Auto Recalls and the Revenge of Efficiency

Toyota Prius - Justin Sullivan.jpg

Toyota's safety woes appear to be contagious; not only are the brakes of some of Toyota's flagship Prius models occasionally leaving drivers in the lurch, there's now a recall of European cars that use the same accelerator pedal system as the suspect Toyotas.

The controversy appears as a morality tale on the perils of overexpansion. Planned government investigations and legislative hearings may or may not confirm allegations that Toyota became complacent. But other factors are at work in the global automotive industry:

1) Money-saving standardization of components across models, and even across companies.

2) Global distribution of virtually the same models, used in many climates and road conditions.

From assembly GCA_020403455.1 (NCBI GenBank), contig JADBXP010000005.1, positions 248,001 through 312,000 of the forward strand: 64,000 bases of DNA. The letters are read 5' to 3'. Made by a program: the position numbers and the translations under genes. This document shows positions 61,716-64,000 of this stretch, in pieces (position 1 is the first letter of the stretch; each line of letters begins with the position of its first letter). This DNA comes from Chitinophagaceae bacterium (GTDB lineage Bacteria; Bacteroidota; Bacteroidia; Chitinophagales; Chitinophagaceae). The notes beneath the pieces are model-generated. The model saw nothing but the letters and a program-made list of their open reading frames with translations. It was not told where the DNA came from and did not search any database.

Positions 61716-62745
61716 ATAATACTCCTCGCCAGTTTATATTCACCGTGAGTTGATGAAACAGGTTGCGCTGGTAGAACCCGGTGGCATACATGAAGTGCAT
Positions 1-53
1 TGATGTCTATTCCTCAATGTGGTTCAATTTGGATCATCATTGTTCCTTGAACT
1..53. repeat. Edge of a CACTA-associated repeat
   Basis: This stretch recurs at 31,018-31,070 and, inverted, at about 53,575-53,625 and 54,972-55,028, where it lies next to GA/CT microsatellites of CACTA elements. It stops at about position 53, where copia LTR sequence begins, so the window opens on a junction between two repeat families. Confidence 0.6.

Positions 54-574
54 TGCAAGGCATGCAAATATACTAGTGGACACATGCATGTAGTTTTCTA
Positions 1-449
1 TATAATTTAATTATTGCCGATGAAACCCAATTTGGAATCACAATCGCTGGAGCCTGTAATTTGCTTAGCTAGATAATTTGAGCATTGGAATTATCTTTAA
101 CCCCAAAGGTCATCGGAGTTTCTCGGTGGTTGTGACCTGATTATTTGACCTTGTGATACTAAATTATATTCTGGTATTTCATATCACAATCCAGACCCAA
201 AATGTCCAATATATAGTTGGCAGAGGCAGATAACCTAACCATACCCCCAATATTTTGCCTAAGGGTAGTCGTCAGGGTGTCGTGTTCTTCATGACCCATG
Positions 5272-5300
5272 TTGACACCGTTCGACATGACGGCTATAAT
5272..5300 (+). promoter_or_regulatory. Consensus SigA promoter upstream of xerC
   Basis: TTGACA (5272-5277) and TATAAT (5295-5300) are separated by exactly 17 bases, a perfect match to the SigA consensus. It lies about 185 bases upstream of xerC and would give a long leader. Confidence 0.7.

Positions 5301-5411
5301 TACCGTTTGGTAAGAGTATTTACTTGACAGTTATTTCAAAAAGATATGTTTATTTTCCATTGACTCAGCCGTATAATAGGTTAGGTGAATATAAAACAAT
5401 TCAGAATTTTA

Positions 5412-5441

3) Innovative, software-intensive, energy-saving systems, like the Prius's regenerative brakes.

In other words, all the progressive changes that business and automotive journalists have been so excited about for years. Toyota's problems may come in part from simply implementing them more successfully than others, not necessarily from relaxing quality control. Honda, another global leader, also recently issued a massive recall.

Steve Wozniak, a Prius owner, is convinced the car has a software problem. Whatever Toyota's real problems turn out to be, a life-threatening software bug may be even more disturbing than a mechanical failure because of the difficulty of proving under all circumstances that the fix hasn't added some new glitch.

Photo credit: Justin Sullivan/Getty Images


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Edward Tenner is a historian of technology and culture, and an affiliate of the Center for Arts and Cultural Policy at Princeton's Woodrow Wilson School. He was a founding advisor of Smithsonian's Lemelson Center.

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